Those comments prompted an immediate war with the White House, who took personal aim at Manchin for what officials saw as a breach of trust. White House press secretary Jen Psaki released an unusually blunt statement saying that Manchin’s comments “are at odds with his discussions this week with the President, with White House staff, and with his own public utterances.”
In announcing his opposition, Manchin raised the same concerns about the bill that he’s had all along: inflation, rising debt and a mismatch between the package’s 10-year funding and its shorter-term programs. But until Sunday, Manchin had never taken a hard line on the legislation. In the past week, he’s spoken directly to Biden several times, with the president and other Democrats furiously lobbying him to support the bill.
With an evenly split Senate, Senate Majority Leader Chuck Schumer needs every Democrat to go along with the legislation, which only requires a simple majority vote. That dynamic gives Manchin enormous leverage over Biden’s agenda, allowing him to single-handedly sink a priority that Democrats have spent much of the year working on.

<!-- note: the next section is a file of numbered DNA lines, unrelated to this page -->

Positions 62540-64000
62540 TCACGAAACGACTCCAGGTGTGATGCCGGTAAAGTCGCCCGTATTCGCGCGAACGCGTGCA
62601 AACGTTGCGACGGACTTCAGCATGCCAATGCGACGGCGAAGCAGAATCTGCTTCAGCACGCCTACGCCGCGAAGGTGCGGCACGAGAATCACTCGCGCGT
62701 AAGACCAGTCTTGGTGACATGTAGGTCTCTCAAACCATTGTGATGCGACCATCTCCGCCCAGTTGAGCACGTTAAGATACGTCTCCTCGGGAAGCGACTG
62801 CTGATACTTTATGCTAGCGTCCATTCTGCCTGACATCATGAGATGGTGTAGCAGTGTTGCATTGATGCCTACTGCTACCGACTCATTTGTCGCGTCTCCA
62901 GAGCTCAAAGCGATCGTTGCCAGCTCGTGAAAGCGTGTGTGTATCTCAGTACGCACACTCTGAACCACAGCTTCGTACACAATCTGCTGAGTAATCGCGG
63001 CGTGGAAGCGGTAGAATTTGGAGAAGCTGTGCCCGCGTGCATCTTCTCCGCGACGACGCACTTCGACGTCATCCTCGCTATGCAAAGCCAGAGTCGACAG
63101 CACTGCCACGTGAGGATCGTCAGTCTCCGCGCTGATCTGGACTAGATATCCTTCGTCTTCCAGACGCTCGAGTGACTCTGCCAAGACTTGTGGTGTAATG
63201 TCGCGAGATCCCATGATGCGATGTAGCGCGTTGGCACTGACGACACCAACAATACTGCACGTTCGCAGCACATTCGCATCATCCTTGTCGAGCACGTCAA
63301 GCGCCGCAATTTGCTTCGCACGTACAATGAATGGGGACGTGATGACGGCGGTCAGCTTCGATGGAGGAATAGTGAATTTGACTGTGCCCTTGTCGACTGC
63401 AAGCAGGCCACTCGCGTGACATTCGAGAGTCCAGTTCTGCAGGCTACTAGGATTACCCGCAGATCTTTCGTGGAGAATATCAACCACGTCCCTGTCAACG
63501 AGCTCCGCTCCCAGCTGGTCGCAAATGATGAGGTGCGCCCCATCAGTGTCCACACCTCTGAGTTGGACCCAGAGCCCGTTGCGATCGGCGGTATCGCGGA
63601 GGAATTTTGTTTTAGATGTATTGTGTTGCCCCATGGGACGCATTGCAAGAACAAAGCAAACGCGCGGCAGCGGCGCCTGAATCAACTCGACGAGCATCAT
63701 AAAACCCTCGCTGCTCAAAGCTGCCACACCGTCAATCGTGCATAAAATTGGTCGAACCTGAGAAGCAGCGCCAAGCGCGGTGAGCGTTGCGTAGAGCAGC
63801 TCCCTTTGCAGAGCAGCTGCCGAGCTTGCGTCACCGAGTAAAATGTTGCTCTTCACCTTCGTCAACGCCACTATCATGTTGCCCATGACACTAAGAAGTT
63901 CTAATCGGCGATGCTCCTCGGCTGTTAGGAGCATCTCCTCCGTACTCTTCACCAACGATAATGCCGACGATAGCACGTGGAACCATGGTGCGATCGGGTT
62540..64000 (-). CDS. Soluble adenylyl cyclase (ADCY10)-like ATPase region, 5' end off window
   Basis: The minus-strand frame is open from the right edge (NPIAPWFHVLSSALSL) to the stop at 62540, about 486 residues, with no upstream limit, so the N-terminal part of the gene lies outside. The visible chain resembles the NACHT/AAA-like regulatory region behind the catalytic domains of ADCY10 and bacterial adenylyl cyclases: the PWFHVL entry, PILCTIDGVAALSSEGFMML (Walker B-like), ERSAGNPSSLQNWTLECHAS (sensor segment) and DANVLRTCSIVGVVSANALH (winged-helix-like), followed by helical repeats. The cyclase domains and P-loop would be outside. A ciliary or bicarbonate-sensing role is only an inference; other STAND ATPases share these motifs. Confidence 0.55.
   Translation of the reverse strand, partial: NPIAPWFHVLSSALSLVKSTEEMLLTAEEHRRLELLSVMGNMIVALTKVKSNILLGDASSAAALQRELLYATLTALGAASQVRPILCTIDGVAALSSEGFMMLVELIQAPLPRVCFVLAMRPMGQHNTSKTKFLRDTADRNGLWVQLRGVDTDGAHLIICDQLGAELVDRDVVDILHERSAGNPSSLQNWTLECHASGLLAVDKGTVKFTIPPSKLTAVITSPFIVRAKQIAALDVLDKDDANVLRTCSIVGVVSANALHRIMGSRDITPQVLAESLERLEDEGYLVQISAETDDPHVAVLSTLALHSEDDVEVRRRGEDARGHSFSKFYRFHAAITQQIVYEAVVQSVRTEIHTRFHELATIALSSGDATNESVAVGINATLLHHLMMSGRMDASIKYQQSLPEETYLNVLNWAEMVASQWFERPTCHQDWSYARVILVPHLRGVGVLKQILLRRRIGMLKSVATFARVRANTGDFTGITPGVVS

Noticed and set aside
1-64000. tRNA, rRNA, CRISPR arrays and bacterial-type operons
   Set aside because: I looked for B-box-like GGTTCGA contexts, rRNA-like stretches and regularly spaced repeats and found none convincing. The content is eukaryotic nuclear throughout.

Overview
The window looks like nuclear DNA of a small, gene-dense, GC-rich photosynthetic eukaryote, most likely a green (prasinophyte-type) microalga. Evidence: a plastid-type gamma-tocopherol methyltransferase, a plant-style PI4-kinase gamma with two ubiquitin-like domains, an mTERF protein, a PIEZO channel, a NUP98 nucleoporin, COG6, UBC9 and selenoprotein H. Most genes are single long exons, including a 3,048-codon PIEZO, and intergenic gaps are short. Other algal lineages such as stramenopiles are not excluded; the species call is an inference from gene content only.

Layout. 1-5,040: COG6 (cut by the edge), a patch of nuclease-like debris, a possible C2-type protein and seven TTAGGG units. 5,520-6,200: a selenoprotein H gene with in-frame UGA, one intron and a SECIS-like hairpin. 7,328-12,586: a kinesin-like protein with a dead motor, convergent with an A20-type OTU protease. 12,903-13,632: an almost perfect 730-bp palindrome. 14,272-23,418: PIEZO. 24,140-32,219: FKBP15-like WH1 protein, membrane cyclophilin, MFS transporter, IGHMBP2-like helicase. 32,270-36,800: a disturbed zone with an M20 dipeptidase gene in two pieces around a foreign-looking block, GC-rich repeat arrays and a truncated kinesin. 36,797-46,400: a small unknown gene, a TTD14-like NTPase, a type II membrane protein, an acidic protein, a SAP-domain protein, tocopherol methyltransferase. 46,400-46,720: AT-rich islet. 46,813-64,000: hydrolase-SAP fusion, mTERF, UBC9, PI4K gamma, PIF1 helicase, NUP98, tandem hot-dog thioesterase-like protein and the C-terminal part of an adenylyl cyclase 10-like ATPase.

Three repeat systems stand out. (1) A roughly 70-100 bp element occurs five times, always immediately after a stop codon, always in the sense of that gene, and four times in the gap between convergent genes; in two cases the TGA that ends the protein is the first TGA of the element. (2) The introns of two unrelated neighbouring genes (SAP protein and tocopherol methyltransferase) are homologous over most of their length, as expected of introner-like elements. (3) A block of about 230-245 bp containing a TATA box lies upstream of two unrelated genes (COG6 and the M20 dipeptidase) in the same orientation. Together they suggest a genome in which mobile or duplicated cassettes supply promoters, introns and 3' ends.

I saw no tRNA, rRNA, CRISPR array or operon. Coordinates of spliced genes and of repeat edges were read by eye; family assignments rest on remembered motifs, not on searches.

Manchin’s rollout on Fox News infuriated Democrats Sunday morning. Psaki said that the senator had brought Biden an outline of a bill similar in size and scope that “could lead to a compromise acceptable to all.”
“If his comments on FOX and written statement indicate an end to that effort, they represent a sudden and inexplicable reversal in his position, and a breach of his commitments to the president and the senator’s colleagues in the House and Senate,” Psaki said. “Just as Senator Manchin reversed his position on Build Back Better this morning, we will continue to press him to see if he will reverse his position yet again, to honor his prior commitments and be true to his word.”
And while the centrist senator’s staff informed White House and Democratic aides about his forthcoming blow to Biden’s agenda, some Democrats were steamed that Manchin himself hadn’t called Biden or Schumer.
“Manchin didn’t have the courage to call the White House or Democratic leadership himself ahead of time,” fumed one Democrat familiar with internal conversations.
While tempers flared on Sunday, the White House began privately and hastily exploring ways to keep the legislative initiative alive. A White House official told POLITICO that they feel there are critical elements of the social spending bill that must get done. They plan to continue talking with Manchin and to urge him to honor his previous commitments.